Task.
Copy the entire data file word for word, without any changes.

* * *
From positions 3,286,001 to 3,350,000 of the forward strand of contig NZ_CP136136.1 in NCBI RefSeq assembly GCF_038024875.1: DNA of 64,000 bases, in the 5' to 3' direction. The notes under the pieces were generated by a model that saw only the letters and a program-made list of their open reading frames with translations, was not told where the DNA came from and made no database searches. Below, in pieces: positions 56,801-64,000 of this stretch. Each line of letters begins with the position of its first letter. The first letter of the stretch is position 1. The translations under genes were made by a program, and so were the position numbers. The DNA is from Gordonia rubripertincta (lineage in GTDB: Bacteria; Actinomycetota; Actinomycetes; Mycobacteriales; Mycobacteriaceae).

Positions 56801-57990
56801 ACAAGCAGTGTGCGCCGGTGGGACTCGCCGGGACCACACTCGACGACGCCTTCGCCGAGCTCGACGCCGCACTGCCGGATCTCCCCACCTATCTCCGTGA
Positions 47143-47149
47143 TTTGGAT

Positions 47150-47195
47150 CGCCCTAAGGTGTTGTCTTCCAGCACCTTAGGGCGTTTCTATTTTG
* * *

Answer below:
From positions 3,286,001 to 3,350,000 of the forward strand of contig NZ_CP136136.1 in NCBI RefSeq assembly GCF_038024875.1: DNA of 64,000 bases, in the 5' to 3' direction. The notes under the pieces were generated by a model that saw only the letters and a program-made list of their open reading frames with translations, was not told where the DNA came from and made no database searches. Below, in pieces: positions 56,801-64,000 of this stretch. Each line of letters begins with the position of its first letter. The first letter of the stretch is position 1. The translations under genes were made by a program, and so were the position numbers. The DNA is from Gordonia rubripertincta (lineage in GTDB: Bacteria; Actinomycetota; Actinomycetes; Mycobacteriales; Mycobacteriaceae).

Positions 56801-57990
56801 ACAAGCAGTGTGCGCCGGTGGGACTCGCCGGGACCACACTCGACGACGCCTTCGCCGAGCTCGACGCCGCACTGCCGGATCTCCCCACCTATCTCCGTGA
Positions 47143-47149
47143 TTTGGAT

Positions 47150-47195
47150 CGCCCTAAGGTGTTGTCTTCCAGCACCTTAGGGCGTTTCTATTTTG